home
RSS
Problem teen drinking is not just a phase
February 15th, 2011
06:01 PM ET

Problem teen drinking is not just a phase

Problem drinking during the late teenage years is a real problem, not just a phase, that can signal problem drinking in young adulthood, according to a new study. The findings are published in Alcoholism: Clinical and Experimental Research.

“The key finding was that the more drinking-related problems experienced by an adolescent at age 18, the greater the likelihood that adolescent would be diagnosed with alcoholism seven years later, at age 25," said lead study author Richard R. Rose of Indiana University.  "The analysis of co-twins ruled out factors such as parental drinking and household atmosphere as the source of the association, because twins jointly experience these." Rose said that because twin teens in the study had the same parental, environmental and genetic factors, the results provide strong evidence that drinking behavior at age 18 is a strong predictor for drinking behavior at age 25.

The study involved 597 twins enrolled in long-term Finnish study of twins. At age 18 the twins took the Rutgers Alcohol Problem Index, which is a self-administered questionnaire designed to measure alcohol drinking related problems. Rose said the RAPI is one of the most widely used assessments of problematic teen drinking. Study participants were later interviewed in-person at age 25 to assess alcohol dependence.

The study found that 52% of teens had RAPI scores reflecting problematic drinking at age 18, and those results held at age 25 when the young adults were tested for alcohol dependence.  46.2 % met the criteria for alcohol dependence and 1.5% for alcohol abuse.

RAPI scores in late teen years “robustly predict alcohol diagnoses in early adulthood. Accordingly, our results also provide new evidence that one pathway to problem drinking in early adulthood is a direct one from problem drinking in adolescence,” according to the study.

Rose says the findings show that teen drinking problems can chart a course to problems with alcohol in young adulthood.  The study concludes that “screening for drinking related problems with an instrument such as RAPI is one approach in effectively addressing that priority.”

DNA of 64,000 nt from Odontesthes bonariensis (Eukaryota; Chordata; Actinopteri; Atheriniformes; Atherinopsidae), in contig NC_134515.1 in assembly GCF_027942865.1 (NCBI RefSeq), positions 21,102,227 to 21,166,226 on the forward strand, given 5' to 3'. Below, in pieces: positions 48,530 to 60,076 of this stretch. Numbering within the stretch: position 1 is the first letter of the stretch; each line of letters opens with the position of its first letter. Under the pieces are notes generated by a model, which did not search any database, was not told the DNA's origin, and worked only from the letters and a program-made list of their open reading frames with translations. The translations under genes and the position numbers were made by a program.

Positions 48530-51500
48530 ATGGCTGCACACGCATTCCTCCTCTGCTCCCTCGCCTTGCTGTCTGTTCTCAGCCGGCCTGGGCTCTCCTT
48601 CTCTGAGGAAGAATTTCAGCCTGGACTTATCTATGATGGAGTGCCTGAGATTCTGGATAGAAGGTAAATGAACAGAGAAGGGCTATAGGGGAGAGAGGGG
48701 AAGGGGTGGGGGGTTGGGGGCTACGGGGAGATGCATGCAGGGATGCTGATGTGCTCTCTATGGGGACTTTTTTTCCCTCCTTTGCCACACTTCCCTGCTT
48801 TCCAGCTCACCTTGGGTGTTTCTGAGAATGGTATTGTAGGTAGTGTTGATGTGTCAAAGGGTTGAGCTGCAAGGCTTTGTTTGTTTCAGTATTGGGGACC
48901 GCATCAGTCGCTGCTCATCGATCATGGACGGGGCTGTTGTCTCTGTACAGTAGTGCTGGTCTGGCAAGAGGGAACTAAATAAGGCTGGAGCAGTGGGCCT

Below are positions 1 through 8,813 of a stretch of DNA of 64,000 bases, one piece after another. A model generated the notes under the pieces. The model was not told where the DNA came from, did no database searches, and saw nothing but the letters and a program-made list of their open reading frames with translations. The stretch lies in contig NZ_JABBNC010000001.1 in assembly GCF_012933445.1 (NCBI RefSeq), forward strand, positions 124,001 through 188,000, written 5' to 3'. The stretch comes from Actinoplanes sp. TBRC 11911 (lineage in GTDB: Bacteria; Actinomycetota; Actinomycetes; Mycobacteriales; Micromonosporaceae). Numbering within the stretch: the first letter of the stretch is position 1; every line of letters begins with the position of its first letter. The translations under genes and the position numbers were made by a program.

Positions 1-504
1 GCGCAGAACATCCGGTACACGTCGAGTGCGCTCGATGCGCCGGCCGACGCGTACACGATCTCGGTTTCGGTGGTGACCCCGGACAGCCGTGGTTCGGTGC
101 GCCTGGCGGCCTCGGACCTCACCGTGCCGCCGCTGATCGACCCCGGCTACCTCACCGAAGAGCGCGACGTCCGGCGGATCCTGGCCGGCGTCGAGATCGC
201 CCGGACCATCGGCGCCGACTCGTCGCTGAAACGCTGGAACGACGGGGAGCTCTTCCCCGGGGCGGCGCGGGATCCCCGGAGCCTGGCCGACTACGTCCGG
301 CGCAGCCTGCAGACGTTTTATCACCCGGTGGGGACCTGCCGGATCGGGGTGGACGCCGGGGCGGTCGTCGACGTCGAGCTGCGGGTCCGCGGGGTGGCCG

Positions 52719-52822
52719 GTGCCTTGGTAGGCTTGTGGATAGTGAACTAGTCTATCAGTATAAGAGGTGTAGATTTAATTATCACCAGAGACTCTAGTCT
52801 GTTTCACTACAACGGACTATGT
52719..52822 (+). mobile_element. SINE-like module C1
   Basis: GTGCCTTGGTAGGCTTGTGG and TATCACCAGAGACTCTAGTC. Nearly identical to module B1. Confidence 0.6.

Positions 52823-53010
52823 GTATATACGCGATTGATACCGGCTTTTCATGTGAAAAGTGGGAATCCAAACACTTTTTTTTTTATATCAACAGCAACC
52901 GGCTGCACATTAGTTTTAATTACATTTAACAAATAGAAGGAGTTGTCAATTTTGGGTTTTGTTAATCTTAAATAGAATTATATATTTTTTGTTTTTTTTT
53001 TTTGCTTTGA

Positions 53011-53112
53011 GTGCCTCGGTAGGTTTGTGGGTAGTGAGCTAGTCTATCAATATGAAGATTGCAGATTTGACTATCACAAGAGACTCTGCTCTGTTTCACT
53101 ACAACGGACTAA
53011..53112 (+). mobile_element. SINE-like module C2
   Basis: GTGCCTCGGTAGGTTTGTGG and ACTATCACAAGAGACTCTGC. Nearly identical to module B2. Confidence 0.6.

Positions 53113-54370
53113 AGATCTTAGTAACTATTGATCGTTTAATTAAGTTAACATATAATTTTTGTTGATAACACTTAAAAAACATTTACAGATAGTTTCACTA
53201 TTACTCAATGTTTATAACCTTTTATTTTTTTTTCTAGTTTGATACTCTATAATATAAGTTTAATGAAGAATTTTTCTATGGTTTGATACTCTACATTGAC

soundoff (5 Responses)
  1. Taylor

    I'm on a boat!

    February 16, 2011 at 11:40 | Report abuse | Reply
  2. Michelle

    This is confusing to me, "The study found that 52% of teens had RAPI scores reflecting problematic drinking at age 18, and those results held at age 25 when the young adults were tested for alcohol dependence. 46.2 % met the criteria for alcohol dependence and 1.5% for alcohol abuse."

    Are the 52% at age 18 and the 46.2% at 25 out of the entire population? Or is it out of the 52% at age 18 with the RAPI score, 46.2% showed alcohol dependency at 18? The way it's written in the story, there is no clear correlation between the score at 18 and 25. The fact that the percentage of people with an alcohol problem stayed about steady means nothing if it was a different group of people both times.

    Bad reporting is bad.

    February 16, 2011 at 13:15 | Report abuse | Reply
  3. Anna

    When are we going to get an article that tells us something we don't know?

    February 16, 2011 at 14:05 | Report abuse | Reply
  4. shaniah arnold

    that's so ain't cool

    February 16, 2011 at 15:18 | Report abuse | Reply
  5. alcoholthenarcoticDOTorg

    The average age of first use is 12 years old...this story only addresses up from 18....it's no wonder that this epidemic is either ignored or enabled.

    What we need to do is sue the alcohol industry for the $20 billion they make off of sales to kids and use that money to help PREVENT this ignored addiction cycle...it's going to be rough tho~ half the alcohol kids get comes from their parents...and parents (including your legislators) who drink are in denial that their drug of choice is a drug at all...that crap is worse than crack or heroin, why it's adverised and sold unmarked (as an addictive drug) is beyond belief.

    http://speakoklahoma.com/index.php?topic=9.0

    LEARN already!!!

    March 2, 2011 at 12:37 | Report abuse | Reply

Post a comment


 

CNN welcomes a lively and courteous discussion as long as you follow the Rules of Conduct set forth in our Terms of Service. Comments are not pre-screened before they post. You agree that anything you post may be used, along with your name and profile picture, in accordance with our Privacy Policy and the license you have granted pursuant to our Terms of Service.

Advertisement
About this blog

Get a behind-the-scenes look at the latest stories from CNN Chief Medical Correspondent, Dr. Sanjay Gupta, Senior Medical Correspondent Elizabeth Cohen and the CNN Medical Unit producers. They'll share news and views on health and medical trends - info that will help you take better care of yourself and the people you love.